Another criticism of the service plans is they're so vague and general. It's hard for mothers to know how much they have to change lifestyles to win approval. Johana Scot, with the Parent Guidance Center in Austin says, "If this is allowed to stand, then every single person in this state and in this country better watch out."
The attorney for Sharon Barlow, one of the mothers hoping to reunite with her son, objected to the state plan for her to get the boy back, saying it wasn't clear enough. Barlow, 34, must take parenting classes, find a safe living environment and undergo a psychological evaluation, according to the plan. "This plan is so vague and so broad that my client has no idea what she can do now," attorney Donna Guion said.
State District Judge Barbara Walther agreed the plan should be more specific and asked Guion to provide ideas on how that might be done.
That's one of the dilemmas the families now face: How much do they have to change their lifestyle to win approval from the state of Texas.
The mothers have a year to comply with the plans. One of the judges issued a standard warning to the mother of one of Warren Jeffs' children: Comply or face the possibility of permanent loss of parental rights.
Authorities have not identified the mothers of more than 100 children. Officials have been trying to group siblings together with their mothers as the custody case moves forward. So far, 168 mothers and 69 fathers have been identified in court documents, though DNA test results are two to four weeks away.
Child welfare officials have complained that women and children have given different names and lied about ages. The agency has also struggled with identification of children and women because many have similar names, and some of the young women, who don't wear makeup and braid their hair, look much younger than their actual age.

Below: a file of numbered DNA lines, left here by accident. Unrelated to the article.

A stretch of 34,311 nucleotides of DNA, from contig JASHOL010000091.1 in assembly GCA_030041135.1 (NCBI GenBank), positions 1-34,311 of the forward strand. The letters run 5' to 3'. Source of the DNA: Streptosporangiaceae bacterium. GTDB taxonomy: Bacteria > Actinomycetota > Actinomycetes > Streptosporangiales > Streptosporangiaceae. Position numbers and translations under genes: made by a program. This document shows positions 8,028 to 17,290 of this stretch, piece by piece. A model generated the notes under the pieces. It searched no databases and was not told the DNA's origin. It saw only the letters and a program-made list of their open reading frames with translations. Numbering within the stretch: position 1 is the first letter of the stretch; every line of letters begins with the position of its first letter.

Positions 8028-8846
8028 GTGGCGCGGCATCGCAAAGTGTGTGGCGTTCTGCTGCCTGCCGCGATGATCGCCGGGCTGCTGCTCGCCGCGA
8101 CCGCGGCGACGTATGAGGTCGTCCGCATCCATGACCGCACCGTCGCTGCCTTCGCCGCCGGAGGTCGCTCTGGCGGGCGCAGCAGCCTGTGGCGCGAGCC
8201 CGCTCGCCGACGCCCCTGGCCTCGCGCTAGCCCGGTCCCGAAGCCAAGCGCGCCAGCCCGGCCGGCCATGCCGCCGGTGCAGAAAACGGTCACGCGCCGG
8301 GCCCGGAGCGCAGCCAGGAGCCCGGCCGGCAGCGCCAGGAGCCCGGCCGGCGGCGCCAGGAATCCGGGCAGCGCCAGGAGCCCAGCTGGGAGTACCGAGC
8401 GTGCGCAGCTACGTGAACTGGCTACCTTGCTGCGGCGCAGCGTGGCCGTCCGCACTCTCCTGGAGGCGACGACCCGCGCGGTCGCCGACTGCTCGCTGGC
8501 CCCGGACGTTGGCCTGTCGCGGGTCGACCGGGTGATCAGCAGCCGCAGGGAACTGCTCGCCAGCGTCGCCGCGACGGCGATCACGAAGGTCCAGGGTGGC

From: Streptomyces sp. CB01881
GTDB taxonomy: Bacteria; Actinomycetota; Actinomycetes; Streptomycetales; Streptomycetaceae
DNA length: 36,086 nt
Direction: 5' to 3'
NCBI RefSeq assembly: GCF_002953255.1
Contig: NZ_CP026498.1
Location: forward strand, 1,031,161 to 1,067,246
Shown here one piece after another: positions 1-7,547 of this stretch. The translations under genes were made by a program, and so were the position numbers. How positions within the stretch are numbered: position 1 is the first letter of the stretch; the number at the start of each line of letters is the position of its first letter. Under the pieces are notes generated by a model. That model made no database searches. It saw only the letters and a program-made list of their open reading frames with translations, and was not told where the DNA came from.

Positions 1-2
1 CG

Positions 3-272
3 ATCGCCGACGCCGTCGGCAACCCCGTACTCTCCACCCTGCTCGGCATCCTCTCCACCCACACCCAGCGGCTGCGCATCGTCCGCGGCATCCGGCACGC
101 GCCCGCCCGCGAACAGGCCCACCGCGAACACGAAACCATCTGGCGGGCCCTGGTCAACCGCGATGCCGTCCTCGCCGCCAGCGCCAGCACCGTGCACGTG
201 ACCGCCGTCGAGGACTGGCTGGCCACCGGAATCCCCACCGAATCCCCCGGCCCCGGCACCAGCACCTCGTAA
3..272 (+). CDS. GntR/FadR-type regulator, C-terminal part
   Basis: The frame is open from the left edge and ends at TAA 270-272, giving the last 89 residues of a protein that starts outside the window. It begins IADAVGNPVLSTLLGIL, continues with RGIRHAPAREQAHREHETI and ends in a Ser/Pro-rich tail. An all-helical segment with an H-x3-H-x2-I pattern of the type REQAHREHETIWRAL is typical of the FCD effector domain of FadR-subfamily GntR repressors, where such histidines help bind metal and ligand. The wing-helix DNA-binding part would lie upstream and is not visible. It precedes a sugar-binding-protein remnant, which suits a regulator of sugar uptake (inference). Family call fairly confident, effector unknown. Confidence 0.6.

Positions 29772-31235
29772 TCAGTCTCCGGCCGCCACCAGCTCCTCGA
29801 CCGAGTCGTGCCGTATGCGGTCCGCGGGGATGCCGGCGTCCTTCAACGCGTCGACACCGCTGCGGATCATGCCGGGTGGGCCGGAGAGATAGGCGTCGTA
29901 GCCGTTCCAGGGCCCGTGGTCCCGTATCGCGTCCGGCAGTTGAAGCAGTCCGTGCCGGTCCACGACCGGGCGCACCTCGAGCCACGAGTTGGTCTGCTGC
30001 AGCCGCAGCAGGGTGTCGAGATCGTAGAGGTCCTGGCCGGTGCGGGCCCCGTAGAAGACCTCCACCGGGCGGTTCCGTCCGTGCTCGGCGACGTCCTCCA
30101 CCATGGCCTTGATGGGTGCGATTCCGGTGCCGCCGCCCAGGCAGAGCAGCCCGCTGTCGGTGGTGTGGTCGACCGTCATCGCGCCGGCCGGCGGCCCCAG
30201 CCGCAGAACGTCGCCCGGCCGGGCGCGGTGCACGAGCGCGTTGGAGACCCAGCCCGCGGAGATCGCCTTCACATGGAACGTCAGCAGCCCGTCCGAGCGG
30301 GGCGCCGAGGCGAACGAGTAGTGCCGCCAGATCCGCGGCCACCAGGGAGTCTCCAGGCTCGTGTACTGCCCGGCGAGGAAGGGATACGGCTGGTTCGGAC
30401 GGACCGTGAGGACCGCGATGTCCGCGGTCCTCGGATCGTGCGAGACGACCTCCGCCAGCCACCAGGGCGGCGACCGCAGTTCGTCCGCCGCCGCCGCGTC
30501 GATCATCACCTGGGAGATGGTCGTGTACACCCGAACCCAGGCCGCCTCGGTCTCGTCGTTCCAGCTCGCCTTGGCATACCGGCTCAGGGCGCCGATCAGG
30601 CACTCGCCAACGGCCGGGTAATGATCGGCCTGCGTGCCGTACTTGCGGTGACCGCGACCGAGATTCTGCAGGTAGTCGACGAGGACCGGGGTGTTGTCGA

As many as two dozen of the girls held in custody may be adults; authorities are still trying to determine their actual ages.
The children were removed from the Yearning For Zion Ranch in Eldorado during an April 3 raid that began after someone called a domestic abuse hot line claiming to be a pregnant 16-year-old abused by a much older husband. The girl has never been found and authorities are investigating whether the calls were a hoax.
As FLDS mothers flocked to the courthouse, LDS missionaries showed up to speak to the media and clear up some confusion.
Elder Joe Ipson, of Vernal, Utah, said, "We're just here to say we're not part of that church that's going on."
Elder Auro Sosi said, "There's a big difference. They broke off for our church about 120 years ago."
One missionary said he was physically attacked by a Texan who confused LDS with FLDS. Elder Sosi said, "In situations like that, we've just got to turn the other cheek and walk away and laugh about it."
(The Associated Press contributed to this story. Copyright 2008 by The Associated Press. All Rights Reserved.)